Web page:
5-10 minutes of priming movement: focusing on getting my glutes firing, knees feeling happy, and calves stretched and loose. I have a tendency to walk and sometimes run on my toes, so my calves and achilles can get worn down quickly. I also have preexisting hip injuries and a tendency to let my quads and hip flexors take over my running, so priming my hips to work efficiently is key to keeping good form. Finally, years of soccer have also left me with knees that get angry. I’ve found that adding slow eccentric heel taps, paired with hamstring strengtheners (like the single-leg RDL shown) are all I need to keep them tracking correctly and feeling good.

5-15 minutes of walking or a slow jog before taking off on the day’s run: this part is entirely new to me. I used to just head out cold, and could never understand why it always felt like I needed 2-3 miles before I felt “in the groove.” It’s because I wasn’t warmed up at all! Now I make a point to move more slowly before my run. This weekend I’ll head out for a 6 miler (after building up my times over the last several weeks), but FIRST I’ll walk/jog a half to a full mile. A short, easy run means I might only walk a quarter mile. A hard speed workout? Always at least a mile of preparation.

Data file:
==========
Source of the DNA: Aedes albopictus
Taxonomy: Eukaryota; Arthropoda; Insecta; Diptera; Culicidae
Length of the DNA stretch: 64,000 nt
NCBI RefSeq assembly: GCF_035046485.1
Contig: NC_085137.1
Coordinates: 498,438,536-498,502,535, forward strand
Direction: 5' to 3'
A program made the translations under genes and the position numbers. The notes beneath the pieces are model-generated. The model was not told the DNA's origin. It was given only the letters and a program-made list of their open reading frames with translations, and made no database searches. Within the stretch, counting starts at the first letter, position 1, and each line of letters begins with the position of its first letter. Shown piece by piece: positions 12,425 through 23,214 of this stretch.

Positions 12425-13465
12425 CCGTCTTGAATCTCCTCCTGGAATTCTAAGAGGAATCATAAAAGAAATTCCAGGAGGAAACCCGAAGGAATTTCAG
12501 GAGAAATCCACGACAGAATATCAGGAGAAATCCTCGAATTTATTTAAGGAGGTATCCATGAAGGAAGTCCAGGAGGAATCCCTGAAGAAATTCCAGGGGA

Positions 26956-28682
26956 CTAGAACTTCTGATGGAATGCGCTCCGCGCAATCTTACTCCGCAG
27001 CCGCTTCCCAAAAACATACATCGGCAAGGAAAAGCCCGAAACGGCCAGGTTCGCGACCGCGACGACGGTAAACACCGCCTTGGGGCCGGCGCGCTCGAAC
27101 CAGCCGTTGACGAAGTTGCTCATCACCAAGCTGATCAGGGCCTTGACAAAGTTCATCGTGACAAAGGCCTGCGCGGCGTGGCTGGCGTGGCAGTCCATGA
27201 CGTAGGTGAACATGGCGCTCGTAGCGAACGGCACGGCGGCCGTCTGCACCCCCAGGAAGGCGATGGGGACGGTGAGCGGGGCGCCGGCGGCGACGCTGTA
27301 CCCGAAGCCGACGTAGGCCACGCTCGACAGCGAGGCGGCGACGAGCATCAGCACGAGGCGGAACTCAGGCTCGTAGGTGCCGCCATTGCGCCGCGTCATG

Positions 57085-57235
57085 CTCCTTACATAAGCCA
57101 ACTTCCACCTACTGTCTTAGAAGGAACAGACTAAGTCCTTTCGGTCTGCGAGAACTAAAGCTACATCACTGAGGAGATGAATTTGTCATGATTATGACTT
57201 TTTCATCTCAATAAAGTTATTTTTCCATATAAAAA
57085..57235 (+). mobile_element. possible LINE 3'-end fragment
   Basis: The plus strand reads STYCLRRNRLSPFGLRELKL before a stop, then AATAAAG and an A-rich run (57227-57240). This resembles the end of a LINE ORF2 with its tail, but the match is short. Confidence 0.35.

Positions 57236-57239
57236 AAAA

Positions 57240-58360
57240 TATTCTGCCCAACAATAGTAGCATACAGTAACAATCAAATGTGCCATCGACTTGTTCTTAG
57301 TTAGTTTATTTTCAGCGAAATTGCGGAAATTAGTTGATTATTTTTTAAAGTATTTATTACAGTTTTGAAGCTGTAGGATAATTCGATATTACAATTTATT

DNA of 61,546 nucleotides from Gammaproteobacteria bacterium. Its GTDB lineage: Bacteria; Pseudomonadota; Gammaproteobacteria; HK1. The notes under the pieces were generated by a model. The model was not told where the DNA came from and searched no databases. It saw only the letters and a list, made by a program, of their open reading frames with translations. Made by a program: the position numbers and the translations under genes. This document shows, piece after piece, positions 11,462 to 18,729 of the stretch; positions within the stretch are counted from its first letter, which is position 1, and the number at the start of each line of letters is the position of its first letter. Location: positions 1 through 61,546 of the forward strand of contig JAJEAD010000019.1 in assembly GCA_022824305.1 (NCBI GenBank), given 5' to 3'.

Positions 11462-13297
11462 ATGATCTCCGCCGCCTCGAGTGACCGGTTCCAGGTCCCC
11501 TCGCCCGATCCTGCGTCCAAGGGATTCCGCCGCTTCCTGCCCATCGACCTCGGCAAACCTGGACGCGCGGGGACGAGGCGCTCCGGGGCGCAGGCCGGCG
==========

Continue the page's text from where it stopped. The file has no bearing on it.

Don’t Neglect the Cool Down (especially if you’re female)

I’ll be honest – I don’t know that I’ve EVER done an intentional cool-down. I could justify a warm-up, if for no other reason than because it felt good. But a cool-down? That just seemed like a waste of 10 minutes that could be spent on work. I now realize that thinking was flawed.

Why spend time on a cool-down? It helps you recover from your training more quickly, allowing you to get back out on the road or trail (or gym) faster.